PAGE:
China’s curriculum-based private tutoring pricing down

As local governments gradually set in place price caps for after-school curriculum-based tutoring by the end of 2021, China’s efforts to overhaul the private education sector by implementing the “double reduction” policy, the excessive profit-seeking behavior of out-of-school tutoring institutions has been effectively curbed, making education accessible again.

Among the guiding prices announced by some provinces and municipalities so far, the maximum after-school training for offline courses is 80 yuan per class hour per student ($12.5), with the minimum is less than 10 yuan, most classes are between 20 and 50 yuan, according to a report by the Xinhua News Agency.

Compared with offline classes, the difference in the guiding price for their online equivalent is relatively small, with most being between 15 to 20 yuan per class hour per student.

China in September said local governments should set the fees for after-school tutoring institutions that offer compulsory education subjects. Local governments should establish benchmark fees and floating ranges, and include them in pricing catalogs, according to a notice from the National Development and Reform Commission, the country’s top economic planner. Price increases from the standard level will be capped at 10 percent.

Pricing standards are mostly divided into multiple grades according to different administrative regions and class types. As stipulated by first-tier cities like Beijing and Shanghai, offline classes with less than 10 students are 80 yuan per class hour per person, classes with 10 to 35 students are 60 yuan per class hour per person, and if above 35 students, the price is at 40 yuan.

In North China’s Shanxi Province, the after-school training fees per person per class hour range from 9 to 28 yuan.

The price-cap policy for after-school training in various localities has taken several months from inception to its introduction. The overall principle is based on the premise of adhering to the non-profit nature of after-school tutoring for compulsory subjects. Meanwhile, such factors as the level of local economic development and the affordability of students’ families are taken into consideration, according to the Xinhua report.

A Beijing-based former course research and develop staff of private tutoring agency VIPKID, surnamed Zhao, told the Global Times on Sunday that prior to the price-cap policy, average pricing for per class hour per student ranged from 100 to 200 yuan. With parents usually paying thousands or even tens of thousands of yuan up front.

“The reduction of class fees will definitely affect the income of teachers. The income of some teachers with high grades or teachers that teach difficult courses will drop significantly. This is why I have not continued to look for a job in the education and training sector,” Zhao said.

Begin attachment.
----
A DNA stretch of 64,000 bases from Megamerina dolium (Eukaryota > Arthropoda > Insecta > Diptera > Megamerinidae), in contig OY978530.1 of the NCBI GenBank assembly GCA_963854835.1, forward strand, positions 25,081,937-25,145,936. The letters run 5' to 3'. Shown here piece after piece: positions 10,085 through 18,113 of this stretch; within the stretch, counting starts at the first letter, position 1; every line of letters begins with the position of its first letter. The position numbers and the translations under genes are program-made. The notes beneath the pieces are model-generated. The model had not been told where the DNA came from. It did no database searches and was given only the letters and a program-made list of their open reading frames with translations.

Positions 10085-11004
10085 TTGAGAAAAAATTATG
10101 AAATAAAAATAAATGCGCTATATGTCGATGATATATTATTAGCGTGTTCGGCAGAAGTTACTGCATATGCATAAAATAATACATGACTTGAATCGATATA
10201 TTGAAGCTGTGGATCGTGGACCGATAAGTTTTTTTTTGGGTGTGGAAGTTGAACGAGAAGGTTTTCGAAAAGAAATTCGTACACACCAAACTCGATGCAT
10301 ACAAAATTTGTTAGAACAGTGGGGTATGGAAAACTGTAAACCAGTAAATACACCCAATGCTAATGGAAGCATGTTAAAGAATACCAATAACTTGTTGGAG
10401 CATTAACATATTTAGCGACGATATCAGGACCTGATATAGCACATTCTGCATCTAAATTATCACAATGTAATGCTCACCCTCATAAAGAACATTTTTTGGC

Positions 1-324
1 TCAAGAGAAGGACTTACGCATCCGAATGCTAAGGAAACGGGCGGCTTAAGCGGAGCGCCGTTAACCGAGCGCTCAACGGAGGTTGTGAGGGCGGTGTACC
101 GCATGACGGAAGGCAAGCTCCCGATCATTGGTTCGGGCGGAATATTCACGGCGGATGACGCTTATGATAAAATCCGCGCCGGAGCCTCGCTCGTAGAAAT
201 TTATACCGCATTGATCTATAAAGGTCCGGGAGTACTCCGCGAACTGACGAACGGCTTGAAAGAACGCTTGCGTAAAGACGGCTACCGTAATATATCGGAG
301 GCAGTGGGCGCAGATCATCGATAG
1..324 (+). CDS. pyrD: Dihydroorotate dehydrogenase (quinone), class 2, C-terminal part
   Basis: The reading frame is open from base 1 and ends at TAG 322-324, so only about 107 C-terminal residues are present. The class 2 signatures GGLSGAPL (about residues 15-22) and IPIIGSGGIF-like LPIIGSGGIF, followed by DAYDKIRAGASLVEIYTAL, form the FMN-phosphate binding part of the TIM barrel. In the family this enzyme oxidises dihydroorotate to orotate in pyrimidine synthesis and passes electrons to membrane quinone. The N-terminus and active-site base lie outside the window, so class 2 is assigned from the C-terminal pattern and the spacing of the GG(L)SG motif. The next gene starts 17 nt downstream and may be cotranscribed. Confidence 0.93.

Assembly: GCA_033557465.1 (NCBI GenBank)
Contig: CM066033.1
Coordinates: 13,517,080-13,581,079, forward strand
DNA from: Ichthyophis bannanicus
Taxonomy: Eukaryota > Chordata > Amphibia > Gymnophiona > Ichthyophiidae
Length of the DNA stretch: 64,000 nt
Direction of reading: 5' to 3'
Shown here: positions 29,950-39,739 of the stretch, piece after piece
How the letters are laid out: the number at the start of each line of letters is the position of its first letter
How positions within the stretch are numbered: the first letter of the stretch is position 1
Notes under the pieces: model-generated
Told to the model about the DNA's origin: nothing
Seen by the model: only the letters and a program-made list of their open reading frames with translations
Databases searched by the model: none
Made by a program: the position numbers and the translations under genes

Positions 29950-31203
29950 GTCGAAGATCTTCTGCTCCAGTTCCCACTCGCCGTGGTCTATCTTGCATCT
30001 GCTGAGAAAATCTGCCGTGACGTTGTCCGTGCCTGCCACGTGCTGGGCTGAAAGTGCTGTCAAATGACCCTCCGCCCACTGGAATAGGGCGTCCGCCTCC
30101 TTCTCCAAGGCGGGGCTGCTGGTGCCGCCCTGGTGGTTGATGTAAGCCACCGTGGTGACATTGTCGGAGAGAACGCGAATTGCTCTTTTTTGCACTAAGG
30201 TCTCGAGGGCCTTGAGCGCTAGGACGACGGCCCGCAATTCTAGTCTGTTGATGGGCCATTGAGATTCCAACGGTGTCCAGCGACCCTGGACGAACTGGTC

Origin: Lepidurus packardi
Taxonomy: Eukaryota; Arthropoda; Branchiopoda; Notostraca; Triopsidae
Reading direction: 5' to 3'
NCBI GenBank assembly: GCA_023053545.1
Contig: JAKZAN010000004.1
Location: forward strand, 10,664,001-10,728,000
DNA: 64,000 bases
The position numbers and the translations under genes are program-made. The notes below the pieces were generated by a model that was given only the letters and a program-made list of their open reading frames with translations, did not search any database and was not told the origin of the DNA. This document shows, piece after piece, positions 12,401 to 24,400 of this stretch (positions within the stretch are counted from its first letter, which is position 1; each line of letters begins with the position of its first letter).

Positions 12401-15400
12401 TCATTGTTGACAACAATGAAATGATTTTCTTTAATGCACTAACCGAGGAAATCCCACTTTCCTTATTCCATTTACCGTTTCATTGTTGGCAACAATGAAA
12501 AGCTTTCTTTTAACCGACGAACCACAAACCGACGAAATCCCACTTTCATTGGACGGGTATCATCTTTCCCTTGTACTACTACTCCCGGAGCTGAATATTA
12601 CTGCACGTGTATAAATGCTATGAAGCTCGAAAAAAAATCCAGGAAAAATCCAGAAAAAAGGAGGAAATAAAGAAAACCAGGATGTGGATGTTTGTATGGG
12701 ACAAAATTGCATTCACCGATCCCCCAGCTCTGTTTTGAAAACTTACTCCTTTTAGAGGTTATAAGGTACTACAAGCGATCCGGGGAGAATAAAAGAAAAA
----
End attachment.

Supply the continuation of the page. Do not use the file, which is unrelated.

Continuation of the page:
Parents’ concerns

Price-cap policies as implemented in China’s localities will effectively curb the excessive profit-seeking behaviors of private tutoring agencies, making the education sector more sustainable, industry observers said. While it also promotes the reshaping of the industry to develop on a healthier track.

Lu, who is in charge of a subject training institution in Yancheng, East China’s Jiangsu Province said her fees are lower than the government’s guiding prices, set at less than 20 yuan per class hour per student on average.

“Now as the competitiveness in the private tutoring sector has dwindled following the nation’s overhaul, there is still room for survival,” Lu noted.

As tutoring prices fell, some parents started to become worried that the expensive one-on-one tutoring will rise. According to industry insiders, after the “double reduction” policy, some after-school tutoring institutions cancelled their larger class tuition, and instead pivoted to high-end one-on-one tutoring.

The “double reduction” policy refers to a reduction in homework and in time spent in extra-curricular classes or after-school private tutoring. The range of measures aims to promote equality in the education sector by extending on-campus classes for every student.

A Beijing-based white-collar worker surnamed Xiong, whose child is now attending online mathematic class for 140 yuan per hour, said she is a little worried that outstanding teachers will raise their fees for one-on-one tutoring.

“I don’t think the charging fees in cities like Beijing and Shanghai will be slashed significantly because institutions also face high house rental costs,” she told the Global Times.

“According to the parents I have contacted, they prefer to hire one-on-one or one-on-two tutors for their children, but from the perspective of economic conditions, large group classes with low training courses are also an option,” Zhao said.

China’s tightened scrutiny on the curriculum-based private tutoring has made significant progress with more than 80 percent of online and offline private tutoring institutions now closed, data from the Ministry of Education (MOE) revealed in December.

Offline training institutions have been reduced by 83.8 percent, while the online groups have been cut by 84.1 percent.

Some of the remaining training institutions have been repurposed as non-profit institutions, implementing government-guiding prices and providing public welfare services, while those that are not suitable for non-profit operations will be further written off, said the MOE.

Since the implementation of the “double reduction” policy, schools across the country have formulated relatively complete homework management methods and established a homework awareness system. The proportion of students completing homework within prescribed time has increased to more than 90 percent on current rates, from 46 percent prior to the implementation of the policy, according to the MOE.

Source: Global Times

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